This special issue addresses the general problem of model size reduction for describing nonlinear vibration of structural elements and systems. The aim is to provide and analyze tools that allow accurately capturing nonlinear dynamic behavior using a minimal number of degrees of freedom. It involves modeling and control of nonlinear dynamical phenomena in structural systems and other complex multibody mechanisms. The problems discussed involve identification and control of nonlinear systems as well as responses of the nonlinear system under cyclic excitations. The problem is related to the dimensionality of the nonlinear system which could be a measure of complexity. It is worth noticing that in nonlinear systems there are a variety of multiple solutions which, together with a synchronization phenomenon, play basic and many times competing roles. In some of the systems, for example, the systems showing stick and slip phenomenon, due to dry friction, the dimensionality varies in time. On the other hand, nonlinear systems with memory are characterized by long transients which strongly influence the dynamics identification control procedure. Such a memory effect is frequently observed as a hysteretic behavior based on appearing additional degrees of freedom and can be modeled with a fractional derivative. Finally, the material, structural, and multibody interaction nonlinearities can lead to localized effects which increase the system complexity but the particular response of the dynamical system can be described by a size reduced model.

The authors of one of the papers study the chaotic oscillations in a fractional order model of a portal frame with nonideal loading. The bifurcation of the fractional order portal frame system for parameters and fractional orders are investigated. Adaptive sliding mode controllers are designed to suppress the chaotic oscillations with uncertain parameters. In another paper, the authors predict the pullout capacity of small ground anchors using nonlinear computing techniques. Results show that the developed prediction models enhance the precision of predicting the pullout capacity when compared with previous studies. In one of the papers, in order to investigate the seismic damage of cable-stayed bridges, a scaled model of a single-tower cable-stayed bridge with A-shaped tower was designed, constructed, and tested on shake tables. Experimental and simplified numerical analysis show the correspondence with fairly small error. One of the papers is dealing with dynamic nonlinear responses and stability of slender structures in the main resonance regions. In this paper, an incremental technique for direct calculation of the nonlinear response in frequency domain of plane frames subjected to base excitation was proposed. In another paper a control methodology is applied to an automated manual transmission vehicle for drivability enhancement during vehicle start-up phase. Based on a piecewise model of powertrain, a multiple-model predictive controller (mMPC) is designed with the engine speed, clutch disc speed, and wheel speed as the measurable input variables and the engine torque reference and clutch friction torque reference as the controller’s output variables. In another paper fatigue tests were performed on plain concrete under triaxial tension-compression-compression (T-C-C) cyclic loading with constant and variable amplitude using a large multiaxial machine. Experimental results show that, under constant amplitude fatigue loads, the development of residual strain in the fatigue loading direction depends mostly on the lateral compressive stress ratio and is nearly independent of stress level. In one of the papers, a new reduced-order controller based on the improved Balanced Truncation (BT) method is designed to reduce the calculation time and to retain the abandoned high-order modal information. In addition, a design method based on Guaranteed Cost Control (GCC) algorithms was presented to eliminate the adverse effects of data acquisition and actuator response time-delays in the design process of the reduced-order controller. A paper is devoted to a novel electric Gibbs function proposed for the piezoelectric microbeams (PMBs) by employing a modified couple stress theory. Based on the new Gibbs function and the Euler-Bernoulli beam theory, the governing equations that incorporate the effects of couple stress, flexoelectricity, and piezoelectricity were derived for the mechanics of PMBs. In another paper, the bearing fault signal was detected adaptively, and time-frequency characteristics of the fault signal can be extracted accurately. The validity of this method was verified by the identifications of simulated shock signal and test bearing fault signal. The method provides a new understanding of wavelet spectrum detection based on spectral kurtosis for rolling element bearing fault signal. Finally, in one of the papers, in order to identify the quadratic Volterra system simplified from the hydroturbine shaft system, a blind identification method based on the third-order cumulants and a reversely recursive method were proposed. The input sequence of the system under consideration is an unobservable independent identically distributed, zero-mean, and non-Gaussian stationary signal, and the observed signals are the superposition of the system output signal and Gaussian noise. The results show that the method is applicable to the blind identification of the hydroturbine shaft system and has strong universality.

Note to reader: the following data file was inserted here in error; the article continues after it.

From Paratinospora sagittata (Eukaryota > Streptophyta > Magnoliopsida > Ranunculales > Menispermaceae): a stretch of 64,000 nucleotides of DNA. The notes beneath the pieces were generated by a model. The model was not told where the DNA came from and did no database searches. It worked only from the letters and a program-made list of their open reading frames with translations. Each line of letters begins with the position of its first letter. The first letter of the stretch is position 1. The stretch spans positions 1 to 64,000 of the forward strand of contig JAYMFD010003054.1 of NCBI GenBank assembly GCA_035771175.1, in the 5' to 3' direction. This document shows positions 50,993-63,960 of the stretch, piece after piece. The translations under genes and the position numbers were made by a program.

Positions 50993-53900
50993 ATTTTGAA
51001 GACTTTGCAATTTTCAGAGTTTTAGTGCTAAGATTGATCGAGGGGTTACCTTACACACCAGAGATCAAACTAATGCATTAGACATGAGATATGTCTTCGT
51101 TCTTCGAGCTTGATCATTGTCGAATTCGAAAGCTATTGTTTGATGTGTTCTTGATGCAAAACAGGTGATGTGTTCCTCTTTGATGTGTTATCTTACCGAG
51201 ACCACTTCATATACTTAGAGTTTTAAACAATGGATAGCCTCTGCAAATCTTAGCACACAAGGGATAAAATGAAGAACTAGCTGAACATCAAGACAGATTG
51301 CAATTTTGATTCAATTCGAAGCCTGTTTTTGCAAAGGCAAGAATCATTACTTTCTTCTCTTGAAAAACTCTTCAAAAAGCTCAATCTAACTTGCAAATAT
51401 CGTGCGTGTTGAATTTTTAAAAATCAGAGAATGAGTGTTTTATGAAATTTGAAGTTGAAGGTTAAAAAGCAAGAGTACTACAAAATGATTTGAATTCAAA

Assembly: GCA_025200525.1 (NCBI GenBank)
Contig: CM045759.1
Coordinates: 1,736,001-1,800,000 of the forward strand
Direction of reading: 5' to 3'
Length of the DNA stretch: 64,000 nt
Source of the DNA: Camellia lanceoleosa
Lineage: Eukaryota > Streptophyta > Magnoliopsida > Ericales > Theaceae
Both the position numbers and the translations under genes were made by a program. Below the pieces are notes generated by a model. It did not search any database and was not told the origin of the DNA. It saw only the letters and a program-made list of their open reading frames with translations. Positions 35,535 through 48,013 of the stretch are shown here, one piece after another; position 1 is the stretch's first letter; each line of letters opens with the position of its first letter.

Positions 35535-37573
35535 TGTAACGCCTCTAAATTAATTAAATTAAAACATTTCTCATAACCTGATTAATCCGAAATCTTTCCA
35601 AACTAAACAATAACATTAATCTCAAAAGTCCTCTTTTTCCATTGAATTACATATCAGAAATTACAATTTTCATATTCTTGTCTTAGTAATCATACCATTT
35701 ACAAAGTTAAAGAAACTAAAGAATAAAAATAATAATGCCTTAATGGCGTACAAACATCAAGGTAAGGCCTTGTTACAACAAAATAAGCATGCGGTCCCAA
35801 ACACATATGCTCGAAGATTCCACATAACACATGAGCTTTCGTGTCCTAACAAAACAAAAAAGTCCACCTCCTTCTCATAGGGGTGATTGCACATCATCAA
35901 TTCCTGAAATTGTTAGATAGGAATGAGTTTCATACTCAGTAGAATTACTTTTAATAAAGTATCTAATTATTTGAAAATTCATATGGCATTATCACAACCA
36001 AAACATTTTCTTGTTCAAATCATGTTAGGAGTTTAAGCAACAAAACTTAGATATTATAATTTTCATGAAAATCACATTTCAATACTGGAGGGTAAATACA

José Manoel Balthazar
Paulo Batista Gonçalves
Angelo Marcelo Tusset
Grzegorz Litak
Livija Cveticanin